Drill that i use are
1- Do it from sitting in pike on a panel mat or 8inch mat with arms by ears, and finger tips touching (and as a coach i am always pushing down on their palms, and pulling hands apart to teach them that you do this and you keep doing it until the skill is over). From there i have them rock backward leading with the arms and upper back and open shoulder angle (of course) up into a candle shape. (have the mat proped against a wall so it dont slip, and you might have to fiddle a little bit with where they should sit and). This teaches them to impact the correctly while holding good shape. Its harder then you think to do, and most will kinda freak out about doing it haha
2- From there have them hit the candle (with the correct form and entry) then then carry then through it while the press down on the floor with the hands (to develop some strength). you can also do this to work on the backward extension roll to handstand and its good for giants etc..
3- Let them do it by themselves. At the start as the arms are going back, have them shoot their feet over more then up. so that its its not going up to much (as they might not have the strenght). Spot them occasionaly shapping them etc.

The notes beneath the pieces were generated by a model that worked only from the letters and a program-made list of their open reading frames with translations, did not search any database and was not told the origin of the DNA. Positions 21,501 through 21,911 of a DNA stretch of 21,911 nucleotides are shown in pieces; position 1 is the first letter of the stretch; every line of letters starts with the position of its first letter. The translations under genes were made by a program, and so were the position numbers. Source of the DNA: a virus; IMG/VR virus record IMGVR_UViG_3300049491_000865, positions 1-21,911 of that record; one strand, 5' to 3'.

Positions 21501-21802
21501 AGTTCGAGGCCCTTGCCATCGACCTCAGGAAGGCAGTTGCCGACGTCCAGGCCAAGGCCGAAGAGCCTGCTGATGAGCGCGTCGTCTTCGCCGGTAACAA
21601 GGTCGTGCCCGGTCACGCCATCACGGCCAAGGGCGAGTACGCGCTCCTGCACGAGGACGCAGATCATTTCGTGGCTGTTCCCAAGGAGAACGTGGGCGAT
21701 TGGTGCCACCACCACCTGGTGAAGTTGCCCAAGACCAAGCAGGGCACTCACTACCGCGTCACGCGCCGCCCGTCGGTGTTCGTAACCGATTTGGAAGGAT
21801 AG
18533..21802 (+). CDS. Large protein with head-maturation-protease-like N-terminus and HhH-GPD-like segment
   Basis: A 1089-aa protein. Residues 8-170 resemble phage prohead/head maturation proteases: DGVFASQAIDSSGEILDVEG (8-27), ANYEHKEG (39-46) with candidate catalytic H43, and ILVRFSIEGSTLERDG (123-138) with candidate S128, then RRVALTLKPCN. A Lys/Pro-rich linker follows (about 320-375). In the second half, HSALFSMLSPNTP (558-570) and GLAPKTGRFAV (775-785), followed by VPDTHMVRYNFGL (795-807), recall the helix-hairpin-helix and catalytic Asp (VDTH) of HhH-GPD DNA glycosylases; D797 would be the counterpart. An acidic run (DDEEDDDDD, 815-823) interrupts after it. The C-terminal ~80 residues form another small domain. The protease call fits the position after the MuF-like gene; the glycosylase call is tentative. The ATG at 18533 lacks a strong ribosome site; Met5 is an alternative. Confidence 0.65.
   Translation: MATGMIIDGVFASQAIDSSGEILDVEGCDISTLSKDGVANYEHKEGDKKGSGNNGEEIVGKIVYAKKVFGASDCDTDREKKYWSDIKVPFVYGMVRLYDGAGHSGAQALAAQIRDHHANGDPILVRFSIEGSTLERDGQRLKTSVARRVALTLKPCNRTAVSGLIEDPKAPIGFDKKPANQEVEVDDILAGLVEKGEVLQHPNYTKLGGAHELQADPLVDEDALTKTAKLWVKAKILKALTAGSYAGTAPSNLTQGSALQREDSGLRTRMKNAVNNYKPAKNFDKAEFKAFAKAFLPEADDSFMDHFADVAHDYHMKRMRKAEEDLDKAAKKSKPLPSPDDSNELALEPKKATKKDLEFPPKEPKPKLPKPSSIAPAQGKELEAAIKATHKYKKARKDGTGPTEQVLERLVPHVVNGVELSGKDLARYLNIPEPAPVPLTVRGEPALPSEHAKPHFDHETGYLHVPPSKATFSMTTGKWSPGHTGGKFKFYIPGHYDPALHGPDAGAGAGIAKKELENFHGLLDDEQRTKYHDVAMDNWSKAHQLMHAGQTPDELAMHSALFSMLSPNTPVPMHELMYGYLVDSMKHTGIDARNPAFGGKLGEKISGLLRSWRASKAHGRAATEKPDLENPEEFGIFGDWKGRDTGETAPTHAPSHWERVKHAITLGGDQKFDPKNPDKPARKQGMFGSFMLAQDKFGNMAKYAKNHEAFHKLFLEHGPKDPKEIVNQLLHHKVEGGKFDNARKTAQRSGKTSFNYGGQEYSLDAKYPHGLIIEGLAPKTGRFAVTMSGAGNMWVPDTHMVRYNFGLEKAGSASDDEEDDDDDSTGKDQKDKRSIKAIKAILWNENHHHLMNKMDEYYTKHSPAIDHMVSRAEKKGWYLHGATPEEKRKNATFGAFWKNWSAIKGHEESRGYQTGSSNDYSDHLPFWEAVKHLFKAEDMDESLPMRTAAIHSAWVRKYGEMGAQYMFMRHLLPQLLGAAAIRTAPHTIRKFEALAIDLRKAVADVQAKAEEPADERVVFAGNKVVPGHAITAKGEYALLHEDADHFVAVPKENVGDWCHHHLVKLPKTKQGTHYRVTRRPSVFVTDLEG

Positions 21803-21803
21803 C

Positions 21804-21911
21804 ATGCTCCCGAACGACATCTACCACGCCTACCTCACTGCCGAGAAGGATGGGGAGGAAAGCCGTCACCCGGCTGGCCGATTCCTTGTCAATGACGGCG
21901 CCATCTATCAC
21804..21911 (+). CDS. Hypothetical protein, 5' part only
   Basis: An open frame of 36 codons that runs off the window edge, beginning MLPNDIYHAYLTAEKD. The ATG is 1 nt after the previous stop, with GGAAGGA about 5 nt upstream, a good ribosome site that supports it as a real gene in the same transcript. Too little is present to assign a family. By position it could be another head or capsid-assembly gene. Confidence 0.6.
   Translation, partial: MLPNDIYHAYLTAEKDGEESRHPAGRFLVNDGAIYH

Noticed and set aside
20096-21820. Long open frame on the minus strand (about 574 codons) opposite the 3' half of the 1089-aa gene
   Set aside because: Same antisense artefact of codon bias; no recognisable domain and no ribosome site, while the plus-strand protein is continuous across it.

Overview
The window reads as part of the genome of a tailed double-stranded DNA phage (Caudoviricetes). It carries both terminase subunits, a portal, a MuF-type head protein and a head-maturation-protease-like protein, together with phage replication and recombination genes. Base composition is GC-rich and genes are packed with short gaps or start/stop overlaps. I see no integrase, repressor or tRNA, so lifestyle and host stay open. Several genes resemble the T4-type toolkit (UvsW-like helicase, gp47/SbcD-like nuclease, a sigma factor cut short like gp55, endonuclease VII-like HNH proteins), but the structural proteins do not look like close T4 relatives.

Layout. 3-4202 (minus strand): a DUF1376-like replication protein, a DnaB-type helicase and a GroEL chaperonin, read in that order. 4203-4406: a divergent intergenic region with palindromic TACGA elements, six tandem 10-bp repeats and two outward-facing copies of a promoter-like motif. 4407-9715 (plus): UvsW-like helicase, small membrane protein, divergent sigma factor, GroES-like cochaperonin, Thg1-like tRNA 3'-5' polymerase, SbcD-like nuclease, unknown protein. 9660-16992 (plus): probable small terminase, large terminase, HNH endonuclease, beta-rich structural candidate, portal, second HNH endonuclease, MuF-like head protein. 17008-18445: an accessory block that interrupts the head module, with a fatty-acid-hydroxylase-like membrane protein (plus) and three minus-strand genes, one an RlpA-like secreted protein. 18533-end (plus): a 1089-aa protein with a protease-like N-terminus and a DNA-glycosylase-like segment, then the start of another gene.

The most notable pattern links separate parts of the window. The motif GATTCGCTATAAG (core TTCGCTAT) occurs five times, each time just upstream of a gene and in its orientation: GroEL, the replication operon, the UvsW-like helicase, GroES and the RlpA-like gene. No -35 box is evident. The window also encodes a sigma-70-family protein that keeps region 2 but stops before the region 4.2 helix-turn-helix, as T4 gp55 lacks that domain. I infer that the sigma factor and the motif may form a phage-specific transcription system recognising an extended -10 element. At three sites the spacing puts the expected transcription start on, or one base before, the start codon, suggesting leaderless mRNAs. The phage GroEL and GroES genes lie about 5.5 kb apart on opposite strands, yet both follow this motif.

4- on floor work it into backward roll to pike stand and straddle with straight arms (which as sometimes slightly easier alternatives, but while still looking for the same features as describered> leading with that upper back, keeping shoulder angle open, no hesitation and stopping of the arms before inpact, hollow tight bodies, toe shooting/leading the desired direction.

You can at the same time reduce the matprogressively making it closer and closer ground level (panel matts great for this gradual decrease). Eventuall they are raedy to go to the floor. You might want to spot them there a little for a bit, and then let them at it.
Like any progressive thing, just cause they can do it with the slopes or the mats, and whatnot, doesn't mean that they will do it perfectly their first times ont he floor (even if they do all other progressions perfectly). So thus do some shapping again, spot a few, and then in no time they will be away laughing.

On thing that ALL kids virtually do is they push of their heads of the floor rather then hands (little finger down into the floor). This is like actually putting the breaks on haha,and its a hands habbit to get them out of if they aren't stopped from day 1. For that use the soft foamy ball, or little cube, or whatever under the chin, have them focus on this and feel that they are dioing it. This is a big problem and its also a great error that will lead later in into the backhip (it probably already is), clear hip, giant, virtually anything with this type of movement.